Crisis of Faith (in Santa)?
I recently received a email from one of my friends in the New York City area sharing his fatherhood adventures in fielding questions like:
"Is Santa real?"
"Are Bible stories real?"
"What about Angels appeared to Joseph?"
"Where are those Angels Today"?
Here's some rambling thoughts of pastoral life, hope they help:
I think some of the same things and often have some of the same thoughts. Let me start by quoting St. Augustine, a north African theologian who formed so much of western Christianity. He once famously said, “fides quaerens intellectum” as in the life of the Christian is “faith seeking understanding."
So let me craft a few lines that may present some clarity in thinking.
Crisis of Faith in Santa
The Santa lore in my book is fantastic! It’s the magic and lore of believing in the Christmas spirit. It’s wonderful how every child believes and looks forward to Santa and then one day in 5-th-6th grade there’s a quiet revelation that children slowly grow out of — and then "believe" themselves because it represents a wonderful western world concept of Christmas. I remember in high school we still put cookies and milk out! (For then my middle school sister of course.)
In my mind, childhood goes by so quick and the media driven world as we know continues to show us just how strange and complex a place we live. Given these things, this western institution needs to be preserved. I certainly don’t want to live in world driven by only reason, logic and mathematics. Though these things are important, I also want a world full of art, music, and lore. And as a parental confession, I work to preserve a prolonged age of innocence filled with ice cream, silliness and yes even Santa. We will have many years with our adult children but we only really have a few short years of raising children. These sacred years are to be treasured and enjoyed before they slip way in our northeastern pace of life.
On this premise, I say, long live Santa!
Crisis of Faith.
Let’s start with the, "Why not today question?” Ironically this is the same question that Mary asked, “How can this be?” Luke 2:34. In her day there was 400 years of “silence” from the rebuilding of the wall in Nehemiah to the Birth of Christ where God did not speak, no prophets, no angels, no sages. Only war. It was the Persians, the Greeks, the Hasomeans, and then the Romans this was a time of doubt, distrust, murder, and all manner of mayhem.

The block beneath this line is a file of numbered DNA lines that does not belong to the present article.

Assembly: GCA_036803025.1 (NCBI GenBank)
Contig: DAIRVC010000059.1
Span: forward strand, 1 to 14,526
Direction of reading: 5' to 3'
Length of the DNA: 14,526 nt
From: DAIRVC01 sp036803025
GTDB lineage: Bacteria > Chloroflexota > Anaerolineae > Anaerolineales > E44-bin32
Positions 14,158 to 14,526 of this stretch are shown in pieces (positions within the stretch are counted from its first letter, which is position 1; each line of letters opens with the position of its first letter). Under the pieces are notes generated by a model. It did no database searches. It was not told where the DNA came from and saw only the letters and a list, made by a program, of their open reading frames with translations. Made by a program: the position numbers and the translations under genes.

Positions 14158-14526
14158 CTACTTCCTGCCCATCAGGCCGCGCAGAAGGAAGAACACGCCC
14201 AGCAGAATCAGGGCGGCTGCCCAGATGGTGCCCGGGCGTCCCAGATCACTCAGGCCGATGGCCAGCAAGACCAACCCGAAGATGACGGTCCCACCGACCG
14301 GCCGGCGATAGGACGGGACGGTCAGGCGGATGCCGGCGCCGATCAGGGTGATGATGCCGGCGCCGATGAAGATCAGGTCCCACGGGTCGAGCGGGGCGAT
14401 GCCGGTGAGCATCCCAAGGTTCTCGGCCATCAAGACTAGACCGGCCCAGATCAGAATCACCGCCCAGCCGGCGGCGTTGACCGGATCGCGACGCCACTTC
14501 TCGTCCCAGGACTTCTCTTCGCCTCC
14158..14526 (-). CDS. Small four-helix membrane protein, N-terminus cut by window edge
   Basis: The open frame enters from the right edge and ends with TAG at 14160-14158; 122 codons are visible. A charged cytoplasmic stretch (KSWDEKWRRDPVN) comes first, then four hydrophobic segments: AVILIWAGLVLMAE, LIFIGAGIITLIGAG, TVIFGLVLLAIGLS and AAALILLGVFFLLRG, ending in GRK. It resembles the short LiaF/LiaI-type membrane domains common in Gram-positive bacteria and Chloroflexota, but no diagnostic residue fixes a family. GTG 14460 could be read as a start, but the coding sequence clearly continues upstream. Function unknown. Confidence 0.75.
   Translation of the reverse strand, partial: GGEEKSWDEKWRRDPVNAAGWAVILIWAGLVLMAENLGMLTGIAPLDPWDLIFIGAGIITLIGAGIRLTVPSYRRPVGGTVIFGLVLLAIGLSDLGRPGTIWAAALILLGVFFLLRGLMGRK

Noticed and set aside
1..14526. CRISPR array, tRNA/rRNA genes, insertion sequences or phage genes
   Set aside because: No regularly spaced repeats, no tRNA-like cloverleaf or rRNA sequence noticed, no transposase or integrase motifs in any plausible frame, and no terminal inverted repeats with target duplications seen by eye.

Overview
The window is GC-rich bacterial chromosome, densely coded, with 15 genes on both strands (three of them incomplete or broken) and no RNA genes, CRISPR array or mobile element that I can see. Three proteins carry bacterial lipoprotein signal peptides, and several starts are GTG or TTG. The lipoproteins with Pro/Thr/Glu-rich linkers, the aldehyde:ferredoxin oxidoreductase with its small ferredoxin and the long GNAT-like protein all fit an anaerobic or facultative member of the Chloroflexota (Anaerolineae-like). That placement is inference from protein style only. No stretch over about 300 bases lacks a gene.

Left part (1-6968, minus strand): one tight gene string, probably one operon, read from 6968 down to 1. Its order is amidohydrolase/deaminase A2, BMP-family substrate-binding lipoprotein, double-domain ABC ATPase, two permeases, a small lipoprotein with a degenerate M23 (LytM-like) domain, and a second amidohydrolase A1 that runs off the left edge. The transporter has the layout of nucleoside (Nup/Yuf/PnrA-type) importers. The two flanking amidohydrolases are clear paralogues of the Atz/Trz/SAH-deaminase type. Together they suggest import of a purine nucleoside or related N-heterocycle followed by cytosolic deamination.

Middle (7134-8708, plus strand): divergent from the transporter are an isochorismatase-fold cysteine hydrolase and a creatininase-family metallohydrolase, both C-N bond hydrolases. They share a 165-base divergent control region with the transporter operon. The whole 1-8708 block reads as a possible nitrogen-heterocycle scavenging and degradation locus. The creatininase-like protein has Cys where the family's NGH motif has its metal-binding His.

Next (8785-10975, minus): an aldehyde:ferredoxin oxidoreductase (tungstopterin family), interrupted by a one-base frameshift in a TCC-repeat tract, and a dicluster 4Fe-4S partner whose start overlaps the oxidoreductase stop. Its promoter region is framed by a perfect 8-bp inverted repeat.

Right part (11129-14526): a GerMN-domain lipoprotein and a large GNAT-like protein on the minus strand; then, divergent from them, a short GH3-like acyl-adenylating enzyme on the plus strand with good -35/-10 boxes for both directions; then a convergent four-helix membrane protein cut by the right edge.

But in that mist of oppression — God spoke. God became Man. Salvation became Human. We had Christmas.
On this side of the cross, we have a fulfillment of Joel 2 in Acts 2: 17-18
17“‘And in the last days it shall be, God declares,
that I will pour out my Spirit on all flesh,
and your sons and your daughters shall prophesy,
and your young men shall see visions,
and your old men shall dream dreams;
18even on my male servantsc and female servants
in those days I will pour out my Spirit, and they shall prophesy.
The reality is that Christians in the global south still experience these things. I personally have seen angels in our home, pulled a demon out one of wife's clients (she's a therapist), and after service I saw someone’s leg grow while God was healing her. These phenomenological things still occur and are alive and well!
So let me anticipate an objection, “Great. Why don’t we still see them regularly?”
Well, they are normal in global south church life, it’s just harder for God to move in our western STEM culture. People must be open to the phenomenological work of the Spirit. John 14:13 states, "Whatever you ask in My name, that will I do, so that the Father may be glorified in the Son.” Simply put, if we ask, God will show himself. Though in our STEM culture we are simply not open to such things primarily because we would rather have God put super on our natural then ask for the supernatural.
And “No” we are not left to seek Jesus in the oddities of life or answer the problem of evil with a “that’s God’s will”. I think Simeon of the Christmas story in Luke 2:25-26, helps us understand such things:
"Now there was a man in Jerusalem called Simeon, who was righteous and devout. He was waiting for the consolation of Israel, and the Holy Spirit was on him. It had been revealed to him by the Holy Spirit that he would not die before he had seen the Lord's Messiah.”
Simeon was righteous and devout and no doubt wondering why the Romans were in the Holy Land. Yet, somewhere in life and in prayer he asked God for the phenomena and God gave it to him. I think if we ask for God to reveal himself then He will. And while we wait for the signs we can live St. Augustine’s advice of "faith seeking understanding”.
So that note, Merry Christmas!!
A economic theologian, pastor, & ceo